You are using an older browser version. Please use a supported version for the best MSN experience.

Relief, anger follow lawmakers' visit to migrant children's shelter in South Florida

USA TODAY logo USA TODAY 6/24/2018 Patricia Borns

a group of people walking on a sidewalk: The Homestead facility serves both teenage boys and girls. Relief, anger follow lawmakers' visit to migrant children's shelter in South Florida Some 70 migrant children forcibly taken from their parents at the U.S.-Mexico border are in good hands in Homestead, Florida, Democratic leaders concluded Saturday after touring the shelter where the children are detained with over 1,000 unaccompanied migrant youths.

“The facilities are nice," said U.S. Sen. Bill Nelson, D-Fla., on emerging from the military-style compound where he had been refused entry earlier this week. “The question is the reunification of the 2,300 children across the country separated from their parents. How long will they be detained?” 

Migrating families were separated as federal officials implemented the Trump administration's "zero-tolerance" policy without coordination or planning, the senator said. 

Although children under existing immigration law can’t be held for more than 20 days, the administration is calling facilities like Homestead a shelter, not detention.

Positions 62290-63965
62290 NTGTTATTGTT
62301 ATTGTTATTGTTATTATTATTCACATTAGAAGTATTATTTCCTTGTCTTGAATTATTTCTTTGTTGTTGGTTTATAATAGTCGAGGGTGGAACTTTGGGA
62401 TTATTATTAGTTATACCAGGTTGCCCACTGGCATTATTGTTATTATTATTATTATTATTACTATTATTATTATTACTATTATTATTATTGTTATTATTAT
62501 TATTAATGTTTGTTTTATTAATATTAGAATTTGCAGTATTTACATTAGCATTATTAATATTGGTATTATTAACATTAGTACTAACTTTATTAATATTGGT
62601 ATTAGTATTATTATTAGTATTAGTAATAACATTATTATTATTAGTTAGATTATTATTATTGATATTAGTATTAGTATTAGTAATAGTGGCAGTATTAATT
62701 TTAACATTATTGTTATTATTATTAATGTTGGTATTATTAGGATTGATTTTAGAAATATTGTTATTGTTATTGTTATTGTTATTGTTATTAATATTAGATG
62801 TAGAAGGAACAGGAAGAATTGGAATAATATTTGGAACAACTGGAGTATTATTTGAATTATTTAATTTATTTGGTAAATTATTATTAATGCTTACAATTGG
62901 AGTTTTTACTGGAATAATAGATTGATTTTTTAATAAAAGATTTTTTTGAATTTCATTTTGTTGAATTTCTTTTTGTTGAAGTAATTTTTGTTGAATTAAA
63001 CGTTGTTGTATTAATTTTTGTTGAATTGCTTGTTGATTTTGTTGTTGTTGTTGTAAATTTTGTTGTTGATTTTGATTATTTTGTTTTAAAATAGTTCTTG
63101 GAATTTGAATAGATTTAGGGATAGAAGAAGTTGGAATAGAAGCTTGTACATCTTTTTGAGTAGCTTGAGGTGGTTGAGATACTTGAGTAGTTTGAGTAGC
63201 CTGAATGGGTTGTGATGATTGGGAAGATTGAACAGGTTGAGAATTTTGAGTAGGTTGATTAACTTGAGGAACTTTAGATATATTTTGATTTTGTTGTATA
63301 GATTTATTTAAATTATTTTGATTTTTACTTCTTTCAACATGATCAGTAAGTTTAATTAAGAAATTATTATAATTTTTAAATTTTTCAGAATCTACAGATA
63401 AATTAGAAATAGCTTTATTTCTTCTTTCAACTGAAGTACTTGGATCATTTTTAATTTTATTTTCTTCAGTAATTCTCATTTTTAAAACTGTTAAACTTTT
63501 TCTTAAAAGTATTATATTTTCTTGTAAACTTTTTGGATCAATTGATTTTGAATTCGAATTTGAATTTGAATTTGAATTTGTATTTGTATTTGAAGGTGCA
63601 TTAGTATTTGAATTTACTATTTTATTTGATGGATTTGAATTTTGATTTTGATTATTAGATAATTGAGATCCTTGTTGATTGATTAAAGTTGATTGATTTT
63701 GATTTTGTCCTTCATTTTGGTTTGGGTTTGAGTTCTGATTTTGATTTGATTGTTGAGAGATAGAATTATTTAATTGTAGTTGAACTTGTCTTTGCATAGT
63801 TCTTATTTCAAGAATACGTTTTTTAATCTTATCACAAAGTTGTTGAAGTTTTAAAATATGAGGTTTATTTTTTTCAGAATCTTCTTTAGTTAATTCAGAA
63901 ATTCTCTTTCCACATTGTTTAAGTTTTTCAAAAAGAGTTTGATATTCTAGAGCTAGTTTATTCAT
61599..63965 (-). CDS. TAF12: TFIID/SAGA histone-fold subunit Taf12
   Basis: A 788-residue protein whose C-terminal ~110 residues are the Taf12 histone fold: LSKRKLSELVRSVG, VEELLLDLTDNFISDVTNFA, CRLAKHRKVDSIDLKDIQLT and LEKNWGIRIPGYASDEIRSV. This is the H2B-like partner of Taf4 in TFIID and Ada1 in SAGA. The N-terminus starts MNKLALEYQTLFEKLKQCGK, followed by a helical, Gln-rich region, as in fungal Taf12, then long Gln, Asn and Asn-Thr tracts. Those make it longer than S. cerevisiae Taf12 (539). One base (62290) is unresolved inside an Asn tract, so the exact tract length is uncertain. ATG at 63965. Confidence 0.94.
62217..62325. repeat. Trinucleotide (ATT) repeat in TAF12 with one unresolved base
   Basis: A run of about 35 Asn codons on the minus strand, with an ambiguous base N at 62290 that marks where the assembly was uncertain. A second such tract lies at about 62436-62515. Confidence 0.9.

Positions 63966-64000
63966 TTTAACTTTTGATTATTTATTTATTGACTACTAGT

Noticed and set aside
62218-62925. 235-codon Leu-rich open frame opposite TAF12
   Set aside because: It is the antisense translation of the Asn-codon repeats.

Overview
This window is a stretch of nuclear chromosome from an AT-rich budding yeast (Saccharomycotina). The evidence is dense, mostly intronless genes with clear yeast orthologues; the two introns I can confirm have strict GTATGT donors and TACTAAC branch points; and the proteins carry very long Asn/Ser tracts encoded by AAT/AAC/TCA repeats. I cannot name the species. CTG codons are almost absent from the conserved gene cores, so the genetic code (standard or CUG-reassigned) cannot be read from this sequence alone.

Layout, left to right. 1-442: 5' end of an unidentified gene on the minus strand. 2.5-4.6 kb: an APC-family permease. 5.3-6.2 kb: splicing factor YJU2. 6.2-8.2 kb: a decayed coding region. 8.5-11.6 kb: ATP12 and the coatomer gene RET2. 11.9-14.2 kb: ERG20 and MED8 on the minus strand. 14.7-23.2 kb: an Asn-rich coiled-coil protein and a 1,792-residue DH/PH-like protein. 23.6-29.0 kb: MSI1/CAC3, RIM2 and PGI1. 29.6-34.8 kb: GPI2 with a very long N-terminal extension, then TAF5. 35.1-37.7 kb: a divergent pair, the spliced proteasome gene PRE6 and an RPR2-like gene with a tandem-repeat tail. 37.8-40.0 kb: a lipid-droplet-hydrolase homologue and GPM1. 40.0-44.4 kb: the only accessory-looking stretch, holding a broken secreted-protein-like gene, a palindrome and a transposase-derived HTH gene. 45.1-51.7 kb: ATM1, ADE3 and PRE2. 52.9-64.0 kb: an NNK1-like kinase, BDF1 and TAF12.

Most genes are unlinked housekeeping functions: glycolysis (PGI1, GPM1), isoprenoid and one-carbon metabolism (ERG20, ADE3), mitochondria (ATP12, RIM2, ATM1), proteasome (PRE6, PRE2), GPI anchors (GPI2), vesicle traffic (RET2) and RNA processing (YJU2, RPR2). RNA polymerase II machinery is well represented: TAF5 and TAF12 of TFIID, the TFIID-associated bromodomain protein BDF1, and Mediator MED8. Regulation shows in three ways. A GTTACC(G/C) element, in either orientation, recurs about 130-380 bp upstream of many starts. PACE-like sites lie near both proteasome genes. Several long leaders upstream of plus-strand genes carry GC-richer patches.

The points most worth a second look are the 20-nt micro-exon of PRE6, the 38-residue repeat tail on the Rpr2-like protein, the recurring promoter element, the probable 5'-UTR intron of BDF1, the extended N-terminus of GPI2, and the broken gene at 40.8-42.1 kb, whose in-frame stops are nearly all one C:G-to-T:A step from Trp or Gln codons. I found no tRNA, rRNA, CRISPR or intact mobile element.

A Department of Health and Human Services employee has been dedicated to helping the kids communicate with their parents.

"I was told that only a handful of the 70 who are here haven’t spoken with their parents yet," Nelson said. 

Parents and kids only get to speak twice a week for 10 minutes. 

"I will tell you that after coming out of this facility, it is inexplicable to me why Sen. Nelson and I were not allowed to see it when we asked on Tuesday," said Rep. Debbie Wasserman Schultz, D-Fla.

The congresswomancalled the two-week notice requirement for legislators to conduct their oversight at the facilities “ridiculous.”

Nelson vowed his first order of business back in Washington will be changing the requirement so members of Congress or state and local leaders can more easily see how the children are doing.

Although not allowed to speak with the kids, the group — including Reps. Frederica Wilson, Ted Deutch and José Javier Rodríguez, among others — said hello to them and learned almost all come from Guatemala, Honduras and El Salvador. Wilson's staff gave them balloons.

Their living conditions are clean but regimented and  barracks-like, and they get three, ethnically appropriate meals and  two snacks a day, the group reported.

“They only — and this is most disturbing — have Health and Human Services personnel here Monday through Friday to unify the children, because Department of Homeland Security doesn’t let personnel work on weekends,” Wasserman Schultz said. 

Getting the two departments on the same page working for reunification will be on both agendas, they said.

The big issue for both sides of the aisle after reunification is how parents and children will be kept together during the criminal proceedings of the Trump administration’s zero-tolerance policy. 

A Republican proposal would lift the humanitarian 20-day limit for holding children so they can stay with their parents longer.

Earlier this week, Trump called on the Defense Department to house up to 20,000 unaccompanied migrant youths in Texas and Arkansas military barracks and to provide over 20 attorneys to help process the backlog of illegal immigration cases.

Follow Patricia Borns on Twitter: @PatriciaBorns

AdChoices
AdChoices

More From USA TODAY

image beaconimage beaconimage beacon